This is a very powerful documentary of the lives of children in Romania in the late 1990's living in a subway station. By careful filming and concentrating on five children ranging in age from 8 to 15, and by using mostly their own words and interactions, the stark realities of their survival are allowed to show themselves rather than being extracted by force. The follow-up material at the end of the film as well as in the supplements on the DVD are as significant for the effect on the viewer as the body of the documentary. Although the home conditions from which these young people fled are repugnant to our sensibilities, it's clear there is more to their endurance of street life than that. When one boy is asked what he likes best about living in the streets, he thinks a moment and then shouts, "I get to live FREE!" and does a little dance to illustrate. How sad that children should have to sacrifice such basic amenities as health care and education to get a little control over their own lives. In an interview, the film-maker confesses that the most difficult task of all was not intervening as these small people were beaten and insulted, and as they remained perpetually intoxicated on volatile solvents. I agree with the choice. Intervention in the immediate term would not have altered the course of any of their lives, and the impact of the film would have been destroyed. I hope that BOTH lessons here are not lost on the audience -- not only what privations follow a society's collapse, but also what children and ALL humans are willing to suffer in order to gain some personal autonomy.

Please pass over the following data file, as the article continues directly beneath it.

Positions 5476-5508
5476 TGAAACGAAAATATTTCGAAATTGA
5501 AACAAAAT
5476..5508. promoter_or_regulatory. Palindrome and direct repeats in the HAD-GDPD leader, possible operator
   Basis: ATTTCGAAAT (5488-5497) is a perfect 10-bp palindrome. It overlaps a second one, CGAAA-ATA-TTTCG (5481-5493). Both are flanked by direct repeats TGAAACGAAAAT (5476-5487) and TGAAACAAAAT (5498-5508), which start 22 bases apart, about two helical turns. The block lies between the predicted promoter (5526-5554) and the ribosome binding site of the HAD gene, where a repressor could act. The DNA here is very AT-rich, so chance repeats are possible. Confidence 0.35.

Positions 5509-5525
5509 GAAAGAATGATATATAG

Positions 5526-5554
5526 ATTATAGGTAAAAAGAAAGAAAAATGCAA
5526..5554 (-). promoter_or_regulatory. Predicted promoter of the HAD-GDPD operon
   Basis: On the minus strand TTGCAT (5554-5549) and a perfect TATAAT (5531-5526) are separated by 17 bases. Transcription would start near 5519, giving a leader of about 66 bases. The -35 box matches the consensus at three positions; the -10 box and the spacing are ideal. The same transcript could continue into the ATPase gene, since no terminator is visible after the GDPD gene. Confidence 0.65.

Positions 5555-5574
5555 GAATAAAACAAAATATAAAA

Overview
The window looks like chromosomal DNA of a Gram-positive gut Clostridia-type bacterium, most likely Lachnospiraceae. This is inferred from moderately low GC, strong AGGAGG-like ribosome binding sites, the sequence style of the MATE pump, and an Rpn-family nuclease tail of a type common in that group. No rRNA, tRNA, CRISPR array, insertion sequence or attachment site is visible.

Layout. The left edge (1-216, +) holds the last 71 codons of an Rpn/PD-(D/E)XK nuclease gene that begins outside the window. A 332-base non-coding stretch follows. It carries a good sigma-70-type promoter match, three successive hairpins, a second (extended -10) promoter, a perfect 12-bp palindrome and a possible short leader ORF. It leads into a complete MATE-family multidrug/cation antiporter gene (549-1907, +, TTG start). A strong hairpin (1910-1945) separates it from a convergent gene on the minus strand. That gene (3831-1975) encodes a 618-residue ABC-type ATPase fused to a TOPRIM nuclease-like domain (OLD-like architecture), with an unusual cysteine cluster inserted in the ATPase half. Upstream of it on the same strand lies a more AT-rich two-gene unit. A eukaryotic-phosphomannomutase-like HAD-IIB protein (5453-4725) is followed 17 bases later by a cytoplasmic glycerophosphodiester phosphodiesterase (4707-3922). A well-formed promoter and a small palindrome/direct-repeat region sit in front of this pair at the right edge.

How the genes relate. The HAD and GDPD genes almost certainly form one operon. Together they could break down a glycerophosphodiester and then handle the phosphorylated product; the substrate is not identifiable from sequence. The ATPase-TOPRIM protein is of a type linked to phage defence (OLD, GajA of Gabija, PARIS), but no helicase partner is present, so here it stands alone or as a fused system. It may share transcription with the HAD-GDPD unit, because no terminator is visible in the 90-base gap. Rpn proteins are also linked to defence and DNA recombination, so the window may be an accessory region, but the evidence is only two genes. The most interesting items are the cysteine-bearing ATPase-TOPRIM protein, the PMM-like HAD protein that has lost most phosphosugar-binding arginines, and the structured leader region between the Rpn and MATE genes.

This is the classic B&W British version of William Golding's book set during WWII about a group of schoolboys marooned on a small tropical island in the Pacific. There is much to be praised and much to be criticized: among the latter the distracting background music and the translation of Christian symbolism from implicit to explicit. However, the strongest impression remains the genuine expression of deep, often overwhelming emotions, portrayed so beautifully by the non-professional cast. It is noteworthy that, in interviews published in the New Yorker magazine thirty years later, the now-grown boys recalled the experience of making "Lord of the Flies" as a signal step in their maturation and development. Although I believe only one went on to further work in the performing arts, they all returned from Puerto Rico (the filming location) older in more than months. Many argue against Golding's essential tenet that "human nature" is inherently evil and that "civilisation" provides only a veneer of protection, but whatever one's opinion this film highlights the issue with inescapable intensity.
There's only so much disneyfication one can stomach -- even with the best of intentions. This story of two teenagers and a bushman trekking 2000 km across the Kalahari when the young people survive a massacre that kills their families way exceeded my tolerance. The young man, a city slicker who appears to have never walked further than from his TV to his skateboard, endures the ordeal in hiking boots without so much as a swollen foot. The bushman happily takes a month or two off from feeding his own family to escort the duo across the desert. Of course it goes without saying that everyone remains completely chaste, nobody smells bad, and coiffures get only minimally (and artfully) messed up. Ethan Embry and Reese Witherspoon, both of whom have have continued and advanced steadily as actors up to the present, do the best they can with an impossible script. With just a wee bit of realism, this could have been a worthwhile adventure.